Miguel Carrasquillo, whose horrific suffering from brain cancer prompted him to record a bilingual video for Compassion & Choices urging lawmakers nationwide to give terminally ill adults the option of medical aid in dying, died Sunday in his native Puerto Rico. He was 35.
A Chicago resident, Miguel was diagnosed with glioblastoma multiforme, an aggressive, deadly brain tumor, in 2012. Despite bravely enduring excruciatingly painful treatments to try to cure his cancer, it spread throughout his body. In April 2015, doctors estimated Miguel had a year to live. In recent months, doctors told Miguel the tumor was growing about an inch a week.
In March, Miguel became Compassion & Choices’ first terminally ill Latino advocate for medical aid in dying when he recorded videos in English and in Spanish to urge legislators in U.S. states and territories, including Illinois and his native Puerto Rico, to pass aid-in-dying bills.
“And before I go on, I just want to tell you guys to keep fighting for the legacy of end of life because we don’t have nothing, just suffering and pain because what other options [do] we have? If we don’t fight for that [the option of medical aid in dying for terminally ill adults], nobody cares about it. We need to keep fighting and fighting until somebody listens to us.”
Before he died, Miguel spoke with pride as he referred to himself as the “Latino Brittany Maynard.” Maynard also was a young terminally ill person with brain cancer, who worked to get aid-in-dying legislation passed in California after moving to Oregon in 2014 at age 29 to use its death-with-dignity law. Thanks in large part to Compassion & Choices’ partnership with Brittany Maynard and her Latino husband, Dan Diaz, California enacted aid-in-dying legislation that takes effect on June 9.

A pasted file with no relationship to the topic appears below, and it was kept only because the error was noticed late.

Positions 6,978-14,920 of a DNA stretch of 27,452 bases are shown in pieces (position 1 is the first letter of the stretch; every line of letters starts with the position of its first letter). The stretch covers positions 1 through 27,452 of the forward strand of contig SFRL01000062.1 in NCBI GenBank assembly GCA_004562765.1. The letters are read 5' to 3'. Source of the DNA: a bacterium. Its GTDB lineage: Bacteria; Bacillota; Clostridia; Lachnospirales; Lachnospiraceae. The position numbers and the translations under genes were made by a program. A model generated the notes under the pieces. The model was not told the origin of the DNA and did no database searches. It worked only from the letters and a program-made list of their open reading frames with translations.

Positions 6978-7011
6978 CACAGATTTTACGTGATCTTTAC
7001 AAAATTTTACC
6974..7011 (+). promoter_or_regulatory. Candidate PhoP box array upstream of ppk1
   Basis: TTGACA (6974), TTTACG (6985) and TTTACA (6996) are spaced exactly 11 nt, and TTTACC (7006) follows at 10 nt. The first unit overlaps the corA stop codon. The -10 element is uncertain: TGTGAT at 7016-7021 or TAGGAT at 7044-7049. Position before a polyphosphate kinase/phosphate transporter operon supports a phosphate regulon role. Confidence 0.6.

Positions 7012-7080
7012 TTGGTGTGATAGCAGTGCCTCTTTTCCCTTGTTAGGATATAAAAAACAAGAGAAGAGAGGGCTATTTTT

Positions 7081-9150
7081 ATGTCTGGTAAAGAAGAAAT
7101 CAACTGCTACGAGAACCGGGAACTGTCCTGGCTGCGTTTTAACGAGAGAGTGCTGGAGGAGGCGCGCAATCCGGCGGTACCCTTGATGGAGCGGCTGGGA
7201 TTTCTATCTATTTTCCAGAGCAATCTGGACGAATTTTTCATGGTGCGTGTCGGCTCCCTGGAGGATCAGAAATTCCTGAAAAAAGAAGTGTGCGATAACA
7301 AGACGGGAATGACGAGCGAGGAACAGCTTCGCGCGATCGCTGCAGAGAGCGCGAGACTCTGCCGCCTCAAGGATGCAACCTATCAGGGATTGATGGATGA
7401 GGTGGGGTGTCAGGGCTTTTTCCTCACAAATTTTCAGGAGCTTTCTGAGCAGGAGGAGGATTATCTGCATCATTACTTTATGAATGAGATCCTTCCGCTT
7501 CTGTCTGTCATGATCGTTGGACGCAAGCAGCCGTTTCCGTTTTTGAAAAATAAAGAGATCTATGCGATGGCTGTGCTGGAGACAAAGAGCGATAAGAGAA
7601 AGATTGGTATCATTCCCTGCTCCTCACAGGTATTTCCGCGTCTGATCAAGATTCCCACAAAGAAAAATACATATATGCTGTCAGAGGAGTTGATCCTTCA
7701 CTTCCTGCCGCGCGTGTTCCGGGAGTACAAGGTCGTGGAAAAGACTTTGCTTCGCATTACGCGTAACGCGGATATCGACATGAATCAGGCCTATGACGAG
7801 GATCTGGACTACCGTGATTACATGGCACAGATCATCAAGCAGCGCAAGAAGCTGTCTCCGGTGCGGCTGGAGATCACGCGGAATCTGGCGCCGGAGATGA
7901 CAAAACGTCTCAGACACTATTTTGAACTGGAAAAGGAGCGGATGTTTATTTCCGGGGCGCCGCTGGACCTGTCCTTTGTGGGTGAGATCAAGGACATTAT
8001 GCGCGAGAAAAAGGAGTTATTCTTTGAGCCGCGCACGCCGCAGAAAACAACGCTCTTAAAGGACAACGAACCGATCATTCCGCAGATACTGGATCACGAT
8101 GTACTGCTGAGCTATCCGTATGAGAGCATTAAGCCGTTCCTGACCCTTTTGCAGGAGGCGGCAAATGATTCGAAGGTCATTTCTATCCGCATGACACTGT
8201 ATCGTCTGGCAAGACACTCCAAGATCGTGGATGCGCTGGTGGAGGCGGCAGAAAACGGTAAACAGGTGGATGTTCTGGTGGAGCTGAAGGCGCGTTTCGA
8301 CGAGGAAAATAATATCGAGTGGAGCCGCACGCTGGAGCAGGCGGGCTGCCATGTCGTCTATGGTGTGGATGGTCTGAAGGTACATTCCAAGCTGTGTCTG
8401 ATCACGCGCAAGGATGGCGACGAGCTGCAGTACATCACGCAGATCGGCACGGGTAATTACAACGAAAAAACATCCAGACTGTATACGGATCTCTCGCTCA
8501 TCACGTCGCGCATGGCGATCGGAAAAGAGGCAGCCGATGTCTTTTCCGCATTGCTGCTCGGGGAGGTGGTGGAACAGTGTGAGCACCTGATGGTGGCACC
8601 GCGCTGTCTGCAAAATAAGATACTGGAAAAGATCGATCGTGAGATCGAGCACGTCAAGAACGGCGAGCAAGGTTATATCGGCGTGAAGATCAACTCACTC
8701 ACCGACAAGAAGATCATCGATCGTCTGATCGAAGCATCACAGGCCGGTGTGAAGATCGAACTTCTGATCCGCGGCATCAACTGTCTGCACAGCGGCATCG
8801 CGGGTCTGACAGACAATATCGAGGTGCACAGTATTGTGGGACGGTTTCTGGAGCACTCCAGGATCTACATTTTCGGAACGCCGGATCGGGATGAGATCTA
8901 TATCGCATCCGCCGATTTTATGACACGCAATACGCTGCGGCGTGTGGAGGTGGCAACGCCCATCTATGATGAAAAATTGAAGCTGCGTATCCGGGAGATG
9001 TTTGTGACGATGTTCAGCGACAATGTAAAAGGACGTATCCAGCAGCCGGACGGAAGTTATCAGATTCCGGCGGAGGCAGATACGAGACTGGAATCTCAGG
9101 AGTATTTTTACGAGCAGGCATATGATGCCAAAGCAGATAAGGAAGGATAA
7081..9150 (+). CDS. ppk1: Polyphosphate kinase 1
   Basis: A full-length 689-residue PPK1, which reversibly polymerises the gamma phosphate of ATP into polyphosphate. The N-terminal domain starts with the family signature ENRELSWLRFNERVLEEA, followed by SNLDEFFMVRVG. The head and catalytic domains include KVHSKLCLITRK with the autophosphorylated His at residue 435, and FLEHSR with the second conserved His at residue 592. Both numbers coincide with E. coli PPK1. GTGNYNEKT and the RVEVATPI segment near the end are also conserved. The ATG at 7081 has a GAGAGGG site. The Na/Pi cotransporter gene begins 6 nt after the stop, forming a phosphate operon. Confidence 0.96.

“I don’t have the resources that Brittany had to move to a state like California,” he said. “I have to live and die with this horrible pain, seizures and electric shocks.”
Medical aid in dying allows terminally ill adults to request a doctor’s prescription for medication they can decide to ingest to die peacefully if their end-of-life suffering becomes unbearable. Unfortunately for Miguel, aid in dying is not an authorized option in Illinois or in his native Puerto Rico, where his Catholic parents cared for him at the end of his life.
“It is unjust that Miguel had to endure needless suffering at the end of his life,” said Compassion & Choices President Barbara Coombs Lee, an attorney who coauthored Oregon’s death-with-dignity law after working as an ER and ICU nurse and physician assistant for 25 years. “We are heartbroken by the loss of this courageous young man who did so much for terminally ill people even as he endured horrific pain. We are eternally grateful for Miguel’s efforts to expand end-of-life options for Latinos and other Americans.”
Between agonizing headaches, electric shocks and convulsions, Miguel did interviews advocating for medical aid in dying with People en Espanol, La Opinión, El Diario NY, Univision and Telemundo. The Huffington Post and The Chicago Tribune also published op-eds authored by Miguel. He gave his last interview to Univision anchor Jorge Ramos, which aired May 29.
Miguel’s mother, Nilsa Centeno, pledged to continue her son’s legacy by working to fulfill his last wish.
“I promised my son that I would not stay quiet about the need for the option of medical aid in dying,” she said. “I don’t want anyone to suffer needlessly, as Miguel and our family had to.”
Dan Diaz, Brittany Maynard’s widower, recalled speaking with Miguel and Nilsa about his fear of dying in pain and his desire to move to California to access the End of Life Option Act.
“Miguel endured every horror that Brittany feared most,” Diaz said. “Like Brittany, Miguel was a true champion for the full range of end-of-life options. No one should be forced to endure a horrific dying process as Miguel did.”
Miguel was born in Chicago, Illinois, on Nov. 18, 1980. He was a former chef in Chicago and New York. He is survived by his mother, Nilsa, and father, Miguel Carrasquillo Sr.; and two sisters, Aslin and Nilsa; two nieces and two nephews.